Author: Kathleen Nelson-Simley
Posted: Thursday - October 8, 2020
The response to my blog last week about personally experiencing surge capacity depletion was quite overwhelming – to say the least. My gut feeling told me I wasn’t alone in what I was feeling and apparently it was right. It’s comforting and reassuring when you know so many other people in all parts of the world are on the same journey with you.
After reading last week’s blog, a friend and past client in Belfast, Northern Ireland, wrote:
"Many thanks for this – it just summed up how me and many colleagues are feeling. Thank you so much! It arrived at just the right time. I have shared it with my team and please know they appreciate it also.”
Thank you for trusting me by sharing your own personal stories of surge capacity depletion. I am truly humbled.
Lately, I’ve been doing an extra amount of reading about self-care and preventing burn out and I’ve come across a number of tips and insights. I’ve slowly and diligently implemented them into my daily life and routine and have already seen a positive difference in my energy and overall health.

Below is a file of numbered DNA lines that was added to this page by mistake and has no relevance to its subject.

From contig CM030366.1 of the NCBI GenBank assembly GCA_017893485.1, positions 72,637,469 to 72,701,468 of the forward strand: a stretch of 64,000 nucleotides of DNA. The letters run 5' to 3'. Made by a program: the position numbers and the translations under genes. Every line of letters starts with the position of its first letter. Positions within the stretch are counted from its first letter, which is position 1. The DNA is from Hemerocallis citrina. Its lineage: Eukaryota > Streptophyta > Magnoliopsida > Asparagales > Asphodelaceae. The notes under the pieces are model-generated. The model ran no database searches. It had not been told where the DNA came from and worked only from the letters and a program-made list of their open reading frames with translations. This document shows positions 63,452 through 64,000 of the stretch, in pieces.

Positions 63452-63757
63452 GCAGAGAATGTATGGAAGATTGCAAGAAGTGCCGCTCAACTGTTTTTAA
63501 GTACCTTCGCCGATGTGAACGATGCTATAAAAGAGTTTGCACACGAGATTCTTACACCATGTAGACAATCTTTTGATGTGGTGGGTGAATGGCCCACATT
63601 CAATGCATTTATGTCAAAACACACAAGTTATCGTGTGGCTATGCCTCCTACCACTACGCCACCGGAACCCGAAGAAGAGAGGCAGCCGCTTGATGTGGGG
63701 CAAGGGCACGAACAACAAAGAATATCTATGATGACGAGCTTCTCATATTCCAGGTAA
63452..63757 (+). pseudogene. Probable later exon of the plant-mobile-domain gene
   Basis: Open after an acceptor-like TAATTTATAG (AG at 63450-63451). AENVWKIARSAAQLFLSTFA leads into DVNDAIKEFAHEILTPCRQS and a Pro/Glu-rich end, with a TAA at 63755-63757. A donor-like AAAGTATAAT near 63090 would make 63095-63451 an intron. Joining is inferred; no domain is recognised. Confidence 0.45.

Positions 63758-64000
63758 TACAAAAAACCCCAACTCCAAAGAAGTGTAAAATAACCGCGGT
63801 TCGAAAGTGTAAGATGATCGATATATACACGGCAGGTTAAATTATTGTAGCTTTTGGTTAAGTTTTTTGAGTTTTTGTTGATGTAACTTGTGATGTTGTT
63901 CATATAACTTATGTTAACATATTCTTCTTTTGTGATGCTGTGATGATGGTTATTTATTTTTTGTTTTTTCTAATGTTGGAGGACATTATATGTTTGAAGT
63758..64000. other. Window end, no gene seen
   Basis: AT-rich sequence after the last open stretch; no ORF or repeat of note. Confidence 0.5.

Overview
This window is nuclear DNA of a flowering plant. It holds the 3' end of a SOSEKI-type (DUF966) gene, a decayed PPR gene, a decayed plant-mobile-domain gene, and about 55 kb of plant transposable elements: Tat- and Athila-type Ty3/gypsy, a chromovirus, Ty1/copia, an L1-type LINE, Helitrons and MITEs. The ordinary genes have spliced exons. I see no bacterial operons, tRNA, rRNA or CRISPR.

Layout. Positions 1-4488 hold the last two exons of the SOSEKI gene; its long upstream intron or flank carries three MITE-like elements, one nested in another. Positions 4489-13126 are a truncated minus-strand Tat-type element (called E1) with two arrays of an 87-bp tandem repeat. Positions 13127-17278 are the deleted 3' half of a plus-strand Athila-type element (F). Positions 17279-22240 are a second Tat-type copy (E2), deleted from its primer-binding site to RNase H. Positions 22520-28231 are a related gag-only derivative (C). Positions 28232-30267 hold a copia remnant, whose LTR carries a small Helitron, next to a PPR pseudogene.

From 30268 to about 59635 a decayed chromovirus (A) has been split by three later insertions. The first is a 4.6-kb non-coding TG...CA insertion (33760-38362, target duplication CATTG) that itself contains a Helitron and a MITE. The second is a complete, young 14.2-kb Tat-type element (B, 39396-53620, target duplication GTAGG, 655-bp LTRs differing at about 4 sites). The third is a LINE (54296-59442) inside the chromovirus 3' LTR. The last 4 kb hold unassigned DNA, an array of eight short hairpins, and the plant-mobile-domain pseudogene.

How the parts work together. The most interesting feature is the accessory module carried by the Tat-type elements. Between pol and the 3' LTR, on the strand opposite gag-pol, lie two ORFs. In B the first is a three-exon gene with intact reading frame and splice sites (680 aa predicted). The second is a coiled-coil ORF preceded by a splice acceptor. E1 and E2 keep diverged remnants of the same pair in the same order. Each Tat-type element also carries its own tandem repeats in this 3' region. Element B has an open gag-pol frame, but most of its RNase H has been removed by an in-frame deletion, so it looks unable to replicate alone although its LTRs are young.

Given how many of you expressed a depletion of energy and feelings of burnout this past week, I thought I would pass along to you some of the information I have found beneficial to me...
Burnout happens when you have been under excessive and prolonged stress. It happens when you feel overwhelmed and unable to keep up with all the demands of your life. After a while, you begin to lose the interest or motivation to do even the smallest things that need to be done. Burnout drains your energy and sometimes results in feeling helpless, hopeless, cynical and even resentful of the people and things in life you love the most. If left unchecked, it can result in a downward spiral that is very hard to get out of.
Practicing self-care is one of the best things you can do to prevent burnout or to get yourself on an upward spiral towards a healthier and more balanced life. “Self-care” encompasses just about anything you do to be good to yourself. It’s about knowing when your resources are running low and taking a step back to replenish and recharge.